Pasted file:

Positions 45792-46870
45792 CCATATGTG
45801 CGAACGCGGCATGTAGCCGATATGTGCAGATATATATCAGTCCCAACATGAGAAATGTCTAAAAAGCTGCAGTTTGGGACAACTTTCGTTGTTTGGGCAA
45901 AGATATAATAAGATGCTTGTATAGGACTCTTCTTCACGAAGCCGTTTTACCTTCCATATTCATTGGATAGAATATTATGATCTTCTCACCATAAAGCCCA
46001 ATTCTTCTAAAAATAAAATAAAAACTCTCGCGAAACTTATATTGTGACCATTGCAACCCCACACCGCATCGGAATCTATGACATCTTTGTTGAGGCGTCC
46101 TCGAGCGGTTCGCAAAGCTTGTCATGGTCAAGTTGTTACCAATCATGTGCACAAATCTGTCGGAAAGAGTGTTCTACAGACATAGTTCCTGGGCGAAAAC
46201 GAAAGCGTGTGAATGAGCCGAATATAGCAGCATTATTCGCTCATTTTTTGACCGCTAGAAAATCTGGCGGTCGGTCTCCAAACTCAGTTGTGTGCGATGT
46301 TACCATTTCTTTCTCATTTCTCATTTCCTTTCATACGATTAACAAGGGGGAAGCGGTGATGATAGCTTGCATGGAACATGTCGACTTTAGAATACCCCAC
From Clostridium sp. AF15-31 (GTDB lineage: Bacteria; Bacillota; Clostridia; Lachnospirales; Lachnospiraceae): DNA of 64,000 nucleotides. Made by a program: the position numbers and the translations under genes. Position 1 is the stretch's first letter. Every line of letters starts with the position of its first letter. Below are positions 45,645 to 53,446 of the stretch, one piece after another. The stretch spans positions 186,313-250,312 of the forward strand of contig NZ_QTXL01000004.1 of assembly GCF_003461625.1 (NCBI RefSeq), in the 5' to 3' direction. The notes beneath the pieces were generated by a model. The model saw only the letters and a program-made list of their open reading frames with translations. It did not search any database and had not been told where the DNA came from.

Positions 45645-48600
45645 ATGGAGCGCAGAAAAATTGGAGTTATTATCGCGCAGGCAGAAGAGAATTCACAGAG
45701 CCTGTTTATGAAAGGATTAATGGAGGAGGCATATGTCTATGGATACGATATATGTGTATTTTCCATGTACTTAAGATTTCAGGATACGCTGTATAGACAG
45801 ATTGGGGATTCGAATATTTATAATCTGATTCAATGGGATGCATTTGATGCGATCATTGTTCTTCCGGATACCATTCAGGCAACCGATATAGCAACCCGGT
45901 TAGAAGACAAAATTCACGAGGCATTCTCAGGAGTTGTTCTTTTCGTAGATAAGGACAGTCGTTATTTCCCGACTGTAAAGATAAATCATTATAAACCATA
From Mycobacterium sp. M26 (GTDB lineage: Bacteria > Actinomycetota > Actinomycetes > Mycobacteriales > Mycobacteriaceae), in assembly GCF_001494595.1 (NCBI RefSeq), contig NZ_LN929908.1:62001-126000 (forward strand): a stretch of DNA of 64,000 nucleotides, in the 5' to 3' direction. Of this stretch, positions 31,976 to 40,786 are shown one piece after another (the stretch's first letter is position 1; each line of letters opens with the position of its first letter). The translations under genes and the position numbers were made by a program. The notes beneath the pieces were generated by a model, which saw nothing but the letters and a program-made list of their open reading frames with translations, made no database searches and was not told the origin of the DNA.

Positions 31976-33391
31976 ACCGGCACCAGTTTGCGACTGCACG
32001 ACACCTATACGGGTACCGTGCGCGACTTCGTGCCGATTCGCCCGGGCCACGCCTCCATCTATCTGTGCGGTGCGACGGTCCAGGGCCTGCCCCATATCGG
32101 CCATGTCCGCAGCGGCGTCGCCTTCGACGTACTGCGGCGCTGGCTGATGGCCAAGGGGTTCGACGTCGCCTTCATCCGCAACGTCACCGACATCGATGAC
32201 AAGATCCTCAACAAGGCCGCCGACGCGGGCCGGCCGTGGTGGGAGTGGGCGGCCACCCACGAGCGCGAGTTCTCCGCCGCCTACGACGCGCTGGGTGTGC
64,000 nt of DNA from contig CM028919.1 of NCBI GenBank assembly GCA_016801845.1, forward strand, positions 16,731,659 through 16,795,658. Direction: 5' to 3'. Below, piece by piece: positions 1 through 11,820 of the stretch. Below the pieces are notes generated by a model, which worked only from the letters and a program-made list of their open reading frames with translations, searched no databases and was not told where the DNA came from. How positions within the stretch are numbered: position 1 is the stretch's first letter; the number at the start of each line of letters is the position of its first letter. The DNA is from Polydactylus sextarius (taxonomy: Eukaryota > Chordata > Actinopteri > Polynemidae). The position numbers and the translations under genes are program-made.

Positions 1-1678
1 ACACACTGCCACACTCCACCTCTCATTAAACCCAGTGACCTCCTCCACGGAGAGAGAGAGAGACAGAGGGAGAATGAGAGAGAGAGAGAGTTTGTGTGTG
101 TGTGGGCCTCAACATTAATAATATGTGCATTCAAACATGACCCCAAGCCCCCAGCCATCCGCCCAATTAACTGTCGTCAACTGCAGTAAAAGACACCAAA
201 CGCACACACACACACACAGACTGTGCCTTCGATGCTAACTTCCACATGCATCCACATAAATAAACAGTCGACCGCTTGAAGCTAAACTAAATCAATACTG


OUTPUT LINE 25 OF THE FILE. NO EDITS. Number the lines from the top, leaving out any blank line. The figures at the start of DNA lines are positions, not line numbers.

201 CGCACACACACACACACAGACTGTGCCTTCGATGCTAACTTCCACATGCATCCACATAAATAAACAGTCGACCGCTTGAAGCTAAACTAAATCAATACTG